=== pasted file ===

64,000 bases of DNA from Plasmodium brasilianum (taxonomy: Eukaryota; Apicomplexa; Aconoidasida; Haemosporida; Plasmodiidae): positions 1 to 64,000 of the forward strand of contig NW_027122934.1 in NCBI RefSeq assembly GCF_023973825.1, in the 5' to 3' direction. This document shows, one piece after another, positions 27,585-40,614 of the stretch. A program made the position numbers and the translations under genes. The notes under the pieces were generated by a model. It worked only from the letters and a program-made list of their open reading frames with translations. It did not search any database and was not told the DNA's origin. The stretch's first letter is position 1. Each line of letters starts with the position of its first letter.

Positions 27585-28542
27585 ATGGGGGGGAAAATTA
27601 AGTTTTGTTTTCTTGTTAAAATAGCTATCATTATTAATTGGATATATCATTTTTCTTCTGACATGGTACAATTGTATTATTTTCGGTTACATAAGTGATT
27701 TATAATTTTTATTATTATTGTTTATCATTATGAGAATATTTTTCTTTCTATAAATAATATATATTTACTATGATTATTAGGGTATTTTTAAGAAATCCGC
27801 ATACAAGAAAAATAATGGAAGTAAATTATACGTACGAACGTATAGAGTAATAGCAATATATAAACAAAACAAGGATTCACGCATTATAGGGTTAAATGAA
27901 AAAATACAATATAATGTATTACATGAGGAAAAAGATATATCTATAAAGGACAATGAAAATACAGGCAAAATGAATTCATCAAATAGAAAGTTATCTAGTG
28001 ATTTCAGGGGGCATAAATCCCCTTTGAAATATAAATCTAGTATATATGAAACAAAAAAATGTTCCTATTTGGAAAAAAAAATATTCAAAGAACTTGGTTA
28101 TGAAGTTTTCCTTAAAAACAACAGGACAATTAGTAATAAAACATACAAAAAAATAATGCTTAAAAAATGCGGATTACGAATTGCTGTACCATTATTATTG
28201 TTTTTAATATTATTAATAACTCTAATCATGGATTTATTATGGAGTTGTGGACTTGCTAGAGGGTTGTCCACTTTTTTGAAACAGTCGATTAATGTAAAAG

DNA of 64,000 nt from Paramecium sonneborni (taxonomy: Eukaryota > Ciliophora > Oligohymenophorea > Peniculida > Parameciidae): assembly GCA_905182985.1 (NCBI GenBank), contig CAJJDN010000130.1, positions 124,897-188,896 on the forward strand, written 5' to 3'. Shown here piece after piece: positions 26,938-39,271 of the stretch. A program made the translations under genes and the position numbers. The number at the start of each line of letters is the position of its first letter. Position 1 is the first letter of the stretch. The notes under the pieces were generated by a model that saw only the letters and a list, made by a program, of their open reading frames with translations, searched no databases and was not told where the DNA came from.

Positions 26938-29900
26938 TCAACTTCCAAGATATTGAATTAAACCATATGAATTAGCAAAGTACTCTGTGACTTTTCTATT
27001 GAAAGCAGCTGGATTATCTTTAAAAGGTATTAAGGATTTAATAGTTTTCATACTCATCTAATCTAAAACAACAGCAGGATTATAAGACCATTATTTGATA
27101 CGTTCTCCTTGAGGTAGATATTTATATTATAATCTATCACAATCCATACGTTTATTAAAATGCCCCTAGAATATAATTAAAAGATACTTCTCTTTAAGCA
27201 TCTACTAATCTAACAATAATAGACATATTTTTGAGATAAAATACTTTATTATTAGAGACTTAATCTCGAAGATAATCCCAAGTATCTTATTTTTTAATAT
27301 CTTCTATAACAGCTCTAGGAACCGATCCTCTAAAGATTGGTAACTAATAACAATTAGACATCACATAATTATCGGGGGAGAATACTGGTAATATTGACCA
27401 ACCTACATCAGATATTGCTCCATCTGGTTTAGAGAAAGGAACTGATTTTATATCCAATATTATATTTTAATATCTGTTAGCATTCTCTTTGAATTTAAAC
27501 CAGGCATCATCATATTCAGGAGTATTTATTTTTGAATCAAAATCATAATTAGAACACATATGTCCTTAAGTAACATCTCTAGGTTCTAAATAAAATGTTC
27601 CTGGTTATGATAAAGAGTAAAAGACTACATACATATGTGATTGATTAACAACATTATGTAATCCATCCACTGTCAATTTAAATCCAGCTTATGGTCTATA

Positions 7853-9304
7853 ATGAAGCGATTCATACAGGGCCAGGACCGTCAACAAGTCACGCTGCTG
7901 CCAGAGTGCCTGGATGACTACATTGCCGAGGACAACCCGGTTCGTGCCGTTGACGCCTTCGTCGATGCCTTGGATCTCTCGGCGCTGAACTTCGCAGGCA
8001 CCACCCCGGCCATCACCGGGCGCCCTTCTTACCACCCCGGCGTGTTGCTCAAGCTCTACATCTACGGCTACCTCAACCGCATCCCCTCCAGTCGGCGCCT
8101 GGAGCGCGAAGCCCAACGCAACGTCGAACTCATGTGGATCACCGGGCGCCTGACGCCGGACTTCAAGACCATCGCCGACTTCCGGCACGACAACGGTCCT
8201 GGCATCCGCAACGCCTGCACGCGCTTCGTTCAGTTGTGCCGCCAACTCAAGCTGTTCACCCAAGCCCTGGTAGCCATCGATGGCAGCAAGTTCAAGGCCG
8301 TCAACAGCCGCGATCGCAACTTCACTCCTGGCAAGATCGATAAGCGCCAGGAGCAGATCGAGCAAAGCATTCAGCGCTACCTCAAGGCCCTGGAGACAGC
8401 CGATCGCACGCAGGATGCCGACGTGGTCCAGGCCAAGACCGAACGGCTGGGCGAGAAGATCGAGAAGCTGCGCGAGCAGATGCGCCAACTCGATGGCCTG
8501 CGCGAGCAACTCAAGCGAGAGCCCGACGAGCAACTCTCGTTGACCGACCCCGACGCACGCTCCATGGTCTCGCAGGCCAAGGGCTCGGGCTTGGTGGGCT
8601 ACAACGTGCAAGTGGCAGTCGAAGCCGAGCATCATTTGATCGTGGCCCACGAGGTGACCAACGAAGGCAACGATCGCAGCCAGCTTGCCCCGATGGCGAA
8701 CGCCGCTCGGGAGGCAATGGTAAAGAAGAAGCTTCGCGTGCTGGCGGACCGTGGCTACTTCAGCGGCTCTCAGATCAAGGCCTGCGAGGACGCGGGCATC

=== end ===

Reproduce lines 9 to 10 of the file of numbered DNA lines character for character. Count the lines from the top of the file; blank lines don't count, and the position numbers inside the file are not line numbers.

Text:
28101 TGAAGTTTTCCTTAAAAACAACAGGACAATTAGTAATAAAACATACAAAAAAATAATGCTTAAAAAATGCGGATTACGAATTGCTGTACCATTATTATTG
28201 TTTTTAATATTATTAATAACTCTAATCATGGATTTATTATGGAGTTGTGGACTTGCTAGAGGGTTGTCCACTTTTTTGAAACAGTCGATTAATGTAAAAG